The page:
DNA Sequencing Improved by Slowing Down
News Sep 24, 2015
The method, which uses nanopores to read individual nucleotides, paves the way for better – and cheaper – DNA sequencing.
DNA sequencing is a technique that can determine exact sequence of a DNA molecule. One of the most critical biological and medical tools available today, it lies at the core of genome analysis. Reading the exact make-up of genes, scientists can detect mutations, or even identify different organisms. A powerful DNA sequencing method uses tiny, nano-sized pores that read DNA as it passes through. However, “nanopore sequencing” is prone to high inaccuracy because DNA usually passes through very fast. EPFL scientists have now discovered a viscous liquid that slows down the process up to a thousand times, vastly improving the method’s resolution and accuracy.
Reading too fast
DNA is a long molecule made up of four repeating different building-blocks. These are called “nucleotides” and are strung together in various combinations that contain the cell’s genetic information, such as genes. Essentially, the four nucleotides compose all genetic language. DNA sequencing seeks to decipher this language, breaking it back down to individual letters.
In nanopore sequencing, DNA passes through a tiny pore in a membrane, much like a thread goes through a needle. The pore also contains an electrical current. As each of the four nucleotides pass through the pore, they block the current in individual ways that can be used to identify them. Though powerful, the method suffers from high speed: DNA goes through the pore too quickly to be read with enough accuracy.
Slowing things down
The lab of Aleksandra Radenovic at EPFL’s Institute of Bioengineering has now overcome the problem of speed by using a thick, viscous liquid that slows the passage of DNA two to three orders of magnitude. As a result, sequencing accuracy improves down to single nucleotides.
The research was carried out by Jiandong Feng and Ke Liu, working with colleagues in Andras Kis’s lab at EPFL. The two researchers developed a film made of molybdenum disulfide (MoS2), only 0.7 nm in thickness. This is already an innovation over attempts in the field that use graphene: DNA is a fairly sticky molecule and MoS2 is considerably less adhesive than graphene. The team then created a nanopore on membrane, almost 3 nm wide.
The next step was to dissolve DNA in a thick liquid that contained charged ions and whose molecular structure can be fine-tuned to change its thickness, or “viscosity gradient”. The liquid belongs to the class of “room-temperature ionic liquids”, which are basically salts dissolved in a solution. The EPFL scientists exploited the liquid’s tunability to bring it to an ideal viscosity gradient – enough to slow down DNA.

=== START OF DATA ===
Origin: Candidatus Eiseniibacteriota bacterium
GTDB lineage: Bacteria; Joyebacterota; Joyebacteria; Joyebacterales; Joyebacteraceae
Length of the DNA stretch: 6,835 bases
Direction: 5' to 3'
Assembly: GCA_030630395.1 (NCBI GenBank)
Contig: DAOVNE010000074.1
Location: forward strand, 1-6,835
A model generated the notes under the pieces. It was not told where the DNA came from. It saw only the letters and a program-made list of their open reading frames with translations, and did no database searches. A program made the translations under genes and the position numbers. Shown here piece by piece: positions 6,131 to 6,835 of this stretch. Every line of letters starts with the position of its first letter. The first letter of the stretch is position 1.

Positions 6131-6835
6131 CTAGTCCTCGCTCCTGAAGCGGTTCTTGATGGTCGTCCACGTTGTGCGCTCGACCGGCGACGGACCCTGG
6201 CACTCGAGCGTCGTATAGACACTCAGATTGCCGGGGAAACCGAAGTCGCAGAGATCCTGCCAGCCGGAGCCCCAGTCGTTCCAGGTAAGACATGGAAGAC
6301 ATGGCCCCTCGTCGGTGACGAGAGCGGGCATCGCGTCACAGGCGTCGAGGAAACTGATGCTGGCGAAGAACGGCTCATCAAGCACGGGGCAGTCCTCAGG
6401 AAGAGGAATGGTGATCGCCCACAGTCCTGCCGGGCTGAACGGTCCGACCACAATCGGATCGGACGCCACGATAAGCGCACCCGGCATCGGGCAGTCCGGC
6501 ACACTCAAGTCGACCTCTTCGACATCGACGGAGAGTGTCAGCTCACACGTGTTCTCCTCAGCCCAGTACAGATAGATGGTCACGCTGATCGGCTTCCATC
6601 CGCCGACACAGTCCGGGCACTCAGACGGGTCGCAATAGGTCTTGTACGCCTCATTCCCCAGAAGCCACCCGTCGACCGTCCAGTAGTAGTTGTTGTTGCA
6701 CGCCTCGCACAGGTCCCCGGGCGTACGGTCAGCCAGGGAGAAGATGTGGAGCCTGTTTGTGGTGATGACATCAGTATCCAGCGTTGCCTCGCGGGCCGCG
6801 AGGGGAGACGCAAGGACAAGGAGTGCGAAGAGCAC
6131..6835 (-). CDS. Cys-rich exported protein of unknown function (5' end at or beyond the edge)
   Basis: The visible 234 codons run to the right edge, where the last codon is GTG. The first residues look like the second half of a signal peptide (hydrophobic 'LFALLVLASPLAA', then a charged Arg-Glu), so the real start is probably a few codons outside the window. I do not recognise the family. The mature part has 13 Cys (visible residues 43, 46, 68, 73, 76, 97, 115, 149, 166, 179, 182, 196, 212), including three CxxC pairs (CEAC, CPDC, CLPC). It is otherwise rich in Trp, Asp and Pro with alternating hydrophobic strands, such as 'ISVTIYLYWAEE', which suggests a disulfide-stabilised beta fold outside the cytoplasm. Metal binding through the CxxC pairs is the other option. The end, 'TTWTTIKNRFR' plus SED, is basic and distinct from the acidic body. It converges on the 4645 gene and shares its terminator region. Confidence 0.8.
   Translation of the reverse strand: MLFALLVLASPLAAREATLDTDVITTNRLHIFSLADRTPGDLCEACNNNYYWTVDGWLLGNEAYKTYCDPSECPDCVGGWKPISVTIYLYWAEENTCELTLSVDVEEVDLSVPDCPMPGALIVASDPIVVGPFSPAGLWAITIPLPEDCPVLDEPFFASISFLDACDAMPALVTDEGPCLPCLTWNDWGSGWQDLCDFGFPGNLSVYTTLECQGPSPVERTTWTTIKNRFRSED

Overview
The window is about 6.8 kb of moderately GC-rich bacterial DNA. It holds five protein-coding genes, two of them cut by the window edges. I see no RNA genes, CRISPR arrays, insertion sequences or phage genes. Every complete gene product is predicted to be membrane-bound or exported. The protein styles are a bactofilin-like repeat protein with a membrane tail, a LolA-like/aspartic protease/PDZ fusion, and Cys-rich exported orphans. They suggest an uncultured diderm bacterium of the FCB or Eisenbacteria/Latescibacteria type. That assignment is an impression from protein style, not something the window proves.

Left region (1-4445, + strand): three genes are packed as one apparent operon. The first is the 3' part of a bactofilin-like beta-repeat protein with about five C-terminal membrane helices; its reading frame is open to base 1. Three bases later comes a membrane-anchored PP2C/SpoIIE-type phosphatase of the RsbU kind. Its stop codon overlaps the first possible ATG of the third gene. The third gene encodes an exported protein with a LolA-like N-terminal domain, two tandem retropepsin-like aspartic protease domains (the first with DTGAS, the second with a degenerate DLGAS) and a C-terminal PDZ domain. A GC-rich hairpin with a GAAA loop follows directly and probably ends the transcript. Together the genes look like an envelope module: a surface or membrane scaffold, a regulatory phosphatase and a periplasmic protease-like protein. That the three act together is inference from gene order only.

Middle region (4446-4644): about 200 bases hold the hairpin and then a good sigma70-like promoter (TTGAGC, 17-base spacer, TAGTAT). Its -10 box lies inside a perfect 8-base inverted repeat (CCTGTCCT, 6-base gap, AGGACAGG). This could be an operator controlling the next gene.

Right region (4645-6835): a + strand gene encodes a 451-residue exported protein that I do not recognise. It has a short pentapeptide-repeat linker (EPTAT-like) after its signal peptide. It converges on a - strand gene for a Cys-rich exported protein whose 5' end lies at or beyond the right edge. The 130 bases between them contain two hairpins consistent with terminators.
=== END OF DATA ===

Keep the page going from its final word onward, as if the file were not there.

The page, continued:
Finally, the team tested their system by passing known nucleotides, dissolved in the liquid, through the nanopore multiple times. This allowed them to take an average reading for each one of the four nucleotides, which can be used to identify them later on.
Although still at a testing stage, the team is aiming to continue their work by testing entire DNA strands. “We are seeking opportunities to commercialize this technique, which is promising for sequencing with solid-state nanopores,” says Jiandong Feng.
The scientists also predict that using high-end electronics and control of the viscosity gradient of the liquid could further optimize the system. By combining ionic liquids with nanopores on molybdenum disulfide thin films, they hope to create a cheaper DNA sequencing platform with a better output.
The work offers an innovative way that can improve one of the best DNA sequencing methods available. “In years to come, sequencing technology will definitely shift from research to clinics,” says Aleksandra Radenovic. “For that, we need rapid and affordable DNA sequencing – and nanopore technology can deliver.”
"Genetic Jenga" Helps Understand How Our Genes Control Our CellsNews
To fully understand how our cells work, we can't focus on just one gene, but must instead look at combinations of genes. Researchers have published a study which knocked out multiple genes, like removing bricks from a Jenga tower, to better understand how they work together.READ MORE
How Environmental Pollutants and Genetics Work Together in Rheumatoid ArthritisNews
It is well known that individuals with a particular version of human leukocyte antigen have an increased risk for rheumatoid arthritis, but there has been growing interest in the role of environmental pollutants. In a new mouse study, researchers probed the relationship between the two.READ MORE